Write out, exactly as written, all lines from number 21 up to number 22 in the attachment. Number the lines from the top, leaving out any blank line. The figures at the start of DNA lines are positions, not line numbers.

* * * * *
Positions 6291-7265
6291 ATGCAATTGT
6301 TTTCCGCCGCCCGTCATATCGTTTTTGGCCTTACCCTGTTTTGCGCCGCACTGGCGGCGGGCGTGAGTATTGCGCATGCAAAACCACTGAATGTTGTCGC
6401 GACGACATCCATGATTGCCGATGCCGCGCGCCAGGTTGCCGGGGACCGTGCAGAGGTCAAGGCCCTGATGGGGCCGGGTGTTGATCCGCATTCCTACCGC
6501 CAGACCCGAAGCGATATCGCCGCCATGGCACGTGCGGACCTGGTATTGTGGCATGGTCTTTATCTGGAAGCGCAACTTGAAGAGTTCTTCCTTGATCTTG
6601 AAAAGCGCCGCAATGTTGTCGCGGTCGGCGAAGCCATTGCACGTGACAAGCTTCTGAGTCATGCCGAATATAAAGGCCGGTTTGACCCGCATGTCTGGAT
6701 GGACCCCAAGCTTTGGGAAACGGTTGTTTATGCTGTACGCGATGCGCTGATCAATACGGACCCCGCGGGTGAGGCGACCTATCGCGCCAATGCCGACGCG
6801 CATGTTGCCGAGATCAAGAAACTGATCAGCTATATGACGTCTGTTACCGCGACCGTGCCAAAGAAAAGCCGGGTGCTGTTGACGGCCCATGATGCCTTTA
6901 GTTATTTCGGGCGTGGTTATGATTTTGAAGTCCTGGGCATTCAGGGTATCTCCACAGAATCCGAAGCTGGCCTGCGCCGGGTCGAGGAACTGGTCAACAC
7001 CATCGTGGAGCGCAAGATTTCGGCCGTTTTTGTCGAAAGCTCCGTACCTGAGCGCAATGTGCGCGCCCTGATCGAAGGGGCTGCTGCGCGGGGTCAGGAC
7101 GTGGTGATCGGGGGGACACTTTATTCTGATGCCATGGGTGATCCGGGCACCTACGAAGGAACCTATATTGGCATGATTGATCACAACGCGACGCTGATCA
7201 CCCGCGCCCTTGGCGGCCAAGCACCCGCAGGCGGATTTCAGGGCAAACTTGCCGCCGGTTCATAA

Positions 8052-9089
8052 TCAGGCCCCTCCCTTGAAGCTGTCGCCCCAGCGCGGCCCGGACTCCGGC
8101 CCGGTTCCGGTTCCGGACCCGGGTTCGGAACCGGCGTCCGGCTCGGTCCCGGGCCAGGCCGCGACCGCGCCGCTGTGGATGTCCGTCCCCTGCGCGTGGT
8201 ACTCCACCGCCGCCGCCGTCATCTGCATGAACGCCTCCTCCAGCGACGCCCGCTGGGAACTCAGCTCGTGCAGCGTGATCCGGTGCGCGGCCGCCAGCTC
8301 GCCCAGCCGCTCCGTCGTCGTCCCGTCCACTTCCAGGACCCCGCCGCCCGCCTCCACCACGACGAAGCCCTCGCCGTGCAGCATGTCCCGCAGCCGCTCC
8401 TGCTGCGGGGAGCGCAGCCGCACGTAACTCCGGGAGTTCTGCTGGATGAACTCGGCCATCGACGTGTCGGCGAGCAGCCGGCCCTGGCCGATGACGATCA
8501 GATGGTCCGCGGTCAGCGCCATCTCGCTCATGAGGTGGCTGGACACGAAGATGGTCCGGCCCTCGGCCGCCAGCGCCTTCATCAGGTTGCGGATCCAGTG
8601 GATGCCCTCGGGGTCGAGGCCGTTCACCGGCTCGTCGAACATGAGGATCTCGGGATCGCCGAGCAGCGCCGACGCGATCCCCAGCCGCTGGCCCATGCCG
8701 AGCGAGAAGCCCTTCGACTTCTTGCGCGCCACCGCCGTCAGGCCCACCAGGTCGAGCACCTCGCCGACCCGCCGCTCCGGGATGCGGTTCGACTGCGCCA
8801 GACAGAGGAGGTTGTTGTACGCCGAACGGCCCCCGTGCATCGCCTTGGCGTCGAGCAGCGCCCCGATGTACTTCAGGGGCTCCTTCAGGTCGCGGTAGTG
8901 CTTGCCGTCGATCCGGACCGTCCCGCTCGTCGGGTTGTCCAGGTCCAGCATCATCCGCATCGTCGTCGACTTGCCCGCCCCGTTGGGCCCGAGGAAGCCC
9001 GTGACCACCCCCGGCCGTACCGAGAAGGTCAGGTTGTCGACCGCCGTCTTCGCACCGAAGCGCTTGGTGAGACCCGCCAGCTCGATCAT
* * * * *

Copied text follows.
8701 AGCGAGAAGCCCTTCGACTTCTTGCGCGCCACCGCCGTCAGGCCCACCAGGTCGAGCACCTCGCCGACCCGCCGCTCCGGGATGCGGTTCGACTGCGCCA
8801 GACAGAGGAGGTTGTTGTACGCCGAACGGCCCCCGTGCATCGCCTTGGCGTCGAGCAGCGCCCCGATGTACTTCAGGGGCTCCTTCAGGTCGCGGTAGTG